After a month had passed, his wife started talking about getting him an even better arm, a more realistic one, a more durable one with more features.
The best arm on the market, the salesman said, holding it up.
Is there really any need to hard-sell prosthetics?
Oh you'd be surprised! said the salesman. The value proposition is newer, better technology—every year they're coming out with ever-so-slightly more natural-looking arms, and plenty of them are articulated, not frozen moldings, plenty have a more flesh-like covering, more detail, more craftsmanship, more thought put into their design than, ... uh, the one you have.
The only thing more expensive, the salesman said, is the standard limb-scan-with-custom-build option, where they literally copy the design of your remaining arm, model it in the computer, and deliver it made to order right from the factory in Indonesia.
The new arm fit like a wonder. He could position it in a way that made his typing look more natural, poised above the keys as if suspended, briefly, on a whimsical thought. He felt a surge of optimism. The new medications could be thanked, surely, but this new arm was clearly a hanger for his hopes. And that meant he could now contain certain negative thoughts. Now, instead of exposing his own feelings, he just listened to his wife’s. And what the esteemed Rogert had to say about them.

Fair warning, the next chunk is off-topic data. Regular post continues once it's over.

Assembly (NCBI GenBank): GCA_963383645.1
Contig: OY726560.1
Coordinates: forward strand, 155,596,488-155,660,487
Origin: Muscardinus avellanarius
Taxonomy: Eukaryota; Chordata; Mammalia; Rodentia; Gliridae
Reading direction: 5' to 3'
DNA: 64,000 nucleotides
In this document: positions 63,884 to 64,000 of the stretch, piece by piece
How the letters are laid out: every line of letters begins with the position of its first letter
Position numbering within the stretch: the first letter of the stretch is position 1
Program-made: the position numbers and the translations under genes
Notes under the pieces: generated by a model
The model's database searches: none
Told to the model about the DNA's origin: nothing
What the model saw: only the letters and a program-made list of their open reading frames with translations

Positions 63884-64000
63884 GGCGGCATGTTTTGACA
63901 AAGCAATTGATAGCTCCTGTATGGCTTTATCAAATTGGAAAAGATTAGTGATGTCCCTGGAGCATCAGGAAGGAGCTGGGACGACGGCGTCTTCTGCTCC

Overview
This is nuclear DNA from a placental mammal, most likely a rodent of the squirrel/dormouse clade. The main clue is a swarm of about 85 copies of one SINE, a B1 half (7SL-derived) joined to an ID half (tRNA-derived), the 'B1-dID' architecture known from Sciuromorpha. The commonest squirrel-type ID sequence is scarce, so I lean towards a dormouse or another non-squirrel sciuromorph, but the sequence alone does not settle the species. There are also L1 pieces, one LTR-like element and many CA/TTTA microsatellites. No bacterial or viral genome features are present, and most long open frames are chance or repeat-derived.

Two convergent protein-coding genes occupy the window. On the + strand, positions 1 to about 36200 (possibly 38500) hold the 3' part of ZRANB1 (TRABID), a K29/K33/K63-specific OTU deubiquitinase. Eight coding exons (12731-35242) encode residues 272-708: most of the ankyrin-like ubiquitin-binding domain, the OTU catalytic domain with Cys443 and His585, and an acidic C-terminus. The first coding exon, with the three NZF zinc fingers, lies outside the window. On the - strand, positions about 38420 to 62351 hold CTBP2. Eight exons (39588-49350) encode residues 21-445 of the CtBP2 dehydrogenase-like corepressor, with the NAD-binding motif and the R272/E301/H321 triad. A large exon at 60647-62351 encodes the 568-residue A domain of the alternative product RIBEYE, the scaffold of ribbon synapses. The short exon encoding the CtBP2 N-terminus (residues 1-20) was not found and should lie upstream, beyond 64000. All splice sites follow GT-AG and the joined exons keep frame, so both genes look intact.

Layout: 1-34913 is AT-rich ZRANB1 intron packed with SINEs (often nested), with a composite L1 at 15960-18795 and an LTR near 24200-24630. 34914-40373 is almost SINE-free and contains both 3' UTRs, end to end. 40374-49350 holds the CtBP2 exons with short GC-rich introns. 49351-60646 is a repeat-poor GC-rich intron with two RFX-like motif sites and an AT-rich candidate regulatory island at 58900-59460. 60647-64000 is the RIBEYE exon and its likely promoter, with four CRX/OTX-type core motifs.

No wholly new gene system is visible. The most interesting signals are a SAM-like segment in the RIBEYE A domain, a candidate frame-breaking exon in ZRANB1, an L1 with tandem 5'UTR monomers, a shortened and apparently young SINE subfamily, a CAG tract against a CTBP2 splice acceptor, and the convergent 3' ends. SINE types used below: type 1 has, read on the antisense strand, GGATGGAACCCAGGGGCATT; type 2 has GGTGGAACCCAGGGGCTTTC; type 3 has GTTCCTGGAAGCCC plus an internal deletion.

One evening, for the first time in a long time, things took an intimate turn.
Take your shirt off, she whispered.
They were tangled together in the bed, writhing, whispering at each other.
I don't mind, she said.
He tried kissing her. It had been a while, he realized, since they'd even so much as attempted that. Her lips moved around beneath his, her breath warm under his nose. Her head seemed enormous.
Take it off, she said.
I'd prefer not to, he said.
Really, for me, just do it.
So he took the shirt off. Then he was naked except for the fake arm hanging off him, so she helped unbuckle that, and it fell to the floor with a thump. And she was naked too, and her body moved to bear his weight, and both her hands clamped his shoulders as he moved against her.
But then her face changed. A cringe?
Her hand slipped down to encircle his penis, squeezed it briefly as if to test something, and then fell away completely.
What is it? he asked.
She looked away from him.
What? he asked.
She shook her head.
She shook her head at the sighing.